Post #73 Practical Advice for the Future
In Post #69, I discussed three common engineering misconceptions based on my beliefs as a student. I’d like to continue that discussion here. These are important notes to make as current engineering students go about their studies and their future plans.
After Graduation, you Will Live Happily Ever After
This seems to be a common engineering misconception among the student community. It shows itself in various forms and as young students, this message is something you so desperately want to be true. You’re working hard, after all. There should be a significant, rewarding payoff at the end, right? I caution you to be wearily optimistic. There were many students in my cohort who believed that graduation was the key to a happy, fulfilling future. And that, as lovely as it sounds, is not the way the world works. Don’t get me wrong: your hard work will most certainly pay off… but, perhaps it won’t pay off in the manner you expect.
The Hardest Part of Life Is College
No doubt, your engineering collegiate career is going to offer one of the greatest challenges in your life! But, I want you to realize that life doesn’t necessarily get ‘easier’ after graduation. A big mistake I personally made was to believe that once I started my professional career, I could relax and coast. I thought that I was going to eagerly perform my job, take home plenty of money and enjoy my free time away from work. It did not exactly turn out this way and that is perfectly okay. Life isn’t ‘better’ after graduation, it’s just different. At this point, you will face new joys along with new problems. And the problems may surround your living arrangements, your desired geographical location, your salary or colleagues, maybe even your family, etc. What I like to tell people is that it’s GREAT you can achieve a degree and a career. But upon graduation, do not deceive yourself into believing the hard part is over.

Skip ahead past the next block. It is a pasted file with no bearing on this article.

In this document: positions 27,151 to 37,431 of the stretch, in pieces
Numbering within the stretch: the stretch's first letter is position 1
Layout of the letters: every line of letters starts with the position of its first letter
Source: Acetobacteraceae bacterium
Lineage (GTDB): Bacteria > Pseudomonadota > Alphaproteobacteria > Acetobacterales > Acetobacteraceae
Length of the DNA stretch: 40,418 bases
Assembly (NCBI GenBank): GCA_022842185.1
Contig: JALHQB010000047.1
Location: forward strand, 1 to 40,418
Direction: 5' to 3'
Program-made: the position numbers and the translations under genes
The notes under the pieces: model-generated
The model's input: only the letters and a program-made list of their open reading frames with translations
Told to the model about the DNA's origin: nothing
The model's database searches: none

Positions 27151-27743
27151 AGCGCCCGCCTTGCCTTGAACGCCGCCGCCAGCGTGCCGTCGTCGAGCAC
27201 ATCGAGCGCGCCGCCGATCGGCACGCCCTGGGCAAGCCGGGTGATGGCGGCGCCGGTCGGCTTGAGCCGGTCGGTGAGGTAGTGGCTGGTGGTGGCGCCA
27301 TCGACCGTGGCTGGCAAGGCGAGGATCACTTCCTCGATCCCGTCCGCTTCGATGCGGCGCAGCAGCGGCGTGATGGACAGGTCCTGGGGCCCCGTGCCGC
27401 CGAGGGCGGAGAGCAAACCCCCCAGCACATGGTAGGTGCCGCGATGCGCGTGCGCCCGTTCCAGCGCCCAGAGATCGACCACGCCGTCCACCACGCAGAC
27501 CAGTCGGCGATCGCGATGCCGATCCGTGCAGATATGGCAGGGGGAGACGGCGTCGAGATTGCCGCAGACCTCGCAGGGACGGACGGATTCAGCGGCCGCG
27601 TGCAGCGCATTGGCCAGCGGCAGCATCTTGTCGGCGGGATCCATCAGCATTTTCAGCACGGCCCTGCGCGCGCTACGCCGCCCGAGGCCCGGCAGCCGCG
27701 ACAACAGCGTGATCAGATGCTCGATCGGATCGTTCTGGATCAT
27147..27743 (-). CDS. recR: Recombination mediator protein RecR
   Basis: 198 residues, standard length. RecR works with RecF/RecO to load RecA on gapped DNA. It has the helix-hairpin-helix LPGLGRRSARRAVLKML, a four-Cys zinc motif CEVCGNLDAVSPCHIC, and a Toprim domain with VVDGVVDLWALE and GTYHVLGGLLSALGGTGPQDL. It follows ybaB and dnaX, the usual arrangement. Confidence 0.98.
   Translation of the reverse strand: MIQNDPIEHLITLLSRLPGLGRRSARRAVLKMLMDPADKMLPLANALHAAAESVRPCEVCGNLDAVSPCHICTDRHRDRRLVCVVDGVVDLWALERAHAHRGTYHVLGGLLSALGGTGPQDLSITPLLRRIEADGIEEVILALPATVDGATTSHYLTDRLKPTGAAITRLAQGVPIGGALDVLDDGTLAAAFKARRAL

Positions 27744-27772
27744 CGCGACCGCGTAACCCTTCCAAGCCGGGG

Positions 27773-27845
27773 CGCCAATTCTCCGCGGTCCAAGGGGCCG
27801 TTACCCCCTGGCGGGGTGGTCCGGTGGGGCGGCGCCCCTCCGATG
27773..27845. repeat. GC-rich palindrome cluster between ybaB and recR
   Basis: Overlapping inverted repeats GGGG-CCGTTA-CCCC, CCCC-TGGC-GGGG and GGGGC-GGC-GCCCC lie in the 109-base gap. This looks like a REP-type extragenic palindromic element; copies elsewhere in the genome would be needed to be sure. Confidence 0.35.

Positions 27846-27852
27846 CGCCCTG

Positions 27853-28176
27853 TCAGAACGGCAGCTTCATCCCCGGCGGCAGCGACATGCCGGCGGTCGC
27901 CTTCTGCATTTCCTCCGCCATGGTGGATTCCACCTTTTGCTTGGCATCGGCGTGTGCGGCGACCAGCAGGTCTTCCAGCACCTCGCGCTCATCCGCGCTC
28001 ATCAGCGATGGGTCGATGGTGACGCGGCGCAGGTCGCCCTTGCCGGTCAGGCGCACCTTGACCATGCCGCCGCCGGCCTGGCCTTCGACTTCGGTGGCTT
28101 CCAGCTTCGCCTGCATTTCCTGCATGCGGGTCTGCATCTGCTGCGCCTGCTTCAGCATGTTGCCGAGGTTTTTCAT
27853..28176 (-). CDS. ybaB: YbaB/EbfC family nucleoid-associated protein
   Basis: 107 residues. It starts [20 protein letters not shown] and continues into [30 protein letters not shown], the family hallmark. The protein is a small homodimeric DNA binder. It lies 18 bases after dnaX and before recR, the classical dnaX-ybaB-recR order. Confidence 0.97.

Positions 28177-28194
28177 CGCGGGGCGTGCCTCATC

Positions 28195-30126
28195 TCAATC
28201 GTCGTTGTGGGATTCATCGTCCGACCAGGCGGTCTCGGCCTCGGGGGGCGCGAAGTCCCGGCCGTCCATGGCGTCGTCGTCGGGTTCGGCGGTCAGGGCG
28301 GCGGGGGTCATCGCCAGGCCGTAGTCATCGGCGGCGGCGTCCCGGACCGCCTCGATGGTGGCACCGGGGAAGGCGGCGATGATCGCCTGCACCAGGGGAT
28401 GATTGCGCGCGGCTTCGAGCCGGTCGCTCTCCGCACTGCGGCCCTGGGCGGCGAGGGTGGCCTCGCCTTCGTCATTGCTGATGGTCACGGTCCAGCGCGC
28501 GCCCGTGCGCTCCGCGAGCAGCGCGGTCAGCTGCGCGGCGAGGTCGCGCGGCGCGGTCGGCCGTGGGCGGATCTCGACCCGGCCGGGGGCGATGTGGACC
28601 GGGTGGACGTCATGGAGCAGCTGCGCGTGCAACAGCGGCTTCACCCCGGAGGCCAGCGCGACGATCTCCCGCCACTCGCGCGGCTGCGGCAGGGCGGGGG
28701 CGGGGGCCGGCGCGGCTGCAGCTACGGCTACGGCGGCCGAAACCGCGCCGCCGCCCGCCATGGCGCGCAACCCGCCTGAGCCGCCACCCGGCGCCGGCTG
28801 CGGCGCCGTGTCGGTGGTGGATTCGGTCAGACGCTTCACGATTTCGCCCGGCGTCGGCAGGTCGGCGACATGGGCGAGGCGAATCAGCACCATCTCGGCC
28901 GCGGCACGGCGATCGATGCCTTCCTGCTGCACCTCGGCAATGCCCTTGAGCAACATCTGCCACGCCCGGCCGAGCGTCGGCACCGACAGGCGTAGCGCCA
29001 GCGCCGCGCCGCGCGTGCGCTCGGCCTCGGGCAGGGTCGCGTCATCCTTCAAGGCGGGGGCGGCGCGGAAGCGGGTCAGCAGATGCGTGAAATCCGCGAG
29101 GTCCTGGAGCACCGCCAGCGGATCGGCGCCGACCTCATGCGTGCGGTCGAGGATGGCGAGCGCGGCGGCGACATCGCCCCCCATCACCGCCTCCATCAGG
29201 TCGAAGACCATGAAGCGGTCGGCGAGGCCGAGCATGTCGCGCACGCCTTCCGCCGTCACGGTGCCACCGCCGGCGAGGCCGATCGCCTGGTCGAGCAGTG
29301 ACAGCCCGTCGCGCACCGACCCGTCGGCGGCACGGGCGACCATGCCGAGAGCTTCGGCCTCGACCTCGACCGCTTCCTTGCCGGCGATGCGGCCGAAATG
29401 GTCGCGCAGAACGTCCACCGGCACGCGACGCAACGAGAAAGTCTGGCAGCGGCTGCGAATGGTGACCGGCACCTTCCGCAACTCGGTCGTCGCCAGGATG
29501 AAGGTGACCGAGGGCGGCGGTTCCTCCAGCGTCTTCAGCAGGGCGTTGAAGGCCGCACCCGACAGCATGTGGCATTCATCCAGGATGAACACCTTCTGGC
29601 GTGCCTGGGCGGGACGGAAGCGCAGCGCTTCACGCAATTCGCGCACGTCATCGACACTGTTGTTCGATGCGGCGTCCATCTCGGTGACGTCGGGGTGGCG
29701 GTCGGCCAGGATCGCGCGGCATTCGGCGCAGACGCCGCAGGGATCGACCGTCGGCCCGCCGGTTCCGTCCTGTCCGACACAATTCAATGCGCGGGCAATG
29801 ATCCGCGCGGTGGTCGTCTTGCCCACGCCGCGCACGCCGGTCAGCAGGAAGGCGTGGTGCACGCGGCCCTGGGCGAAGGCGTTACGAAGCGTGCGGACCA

Engineers Always Have A ‘Stable’ Career
We engineers love to believe in a stable career, this is another common engineering misconception. But, there are a few problems with this statement. Firstly, what is stable? What’s stable to you is not stable to me. Stability could mean money, benefits, job responsibilities or general employment. Secondly, this statement presupposes you are going to remain in the engineering (or similar) field. There are plenty of engineers who happily move forward into other careers. Thirdly, and most importantly, no career is stable (okay, maybe except for the US Presidency). Every industry will go through the cyclic phases of good times, bad times, mediocre times. Please do not depend on your job for stability; I recommend you depend on your own brain. It is the most powerful, innovative and creative tool you will ever own.
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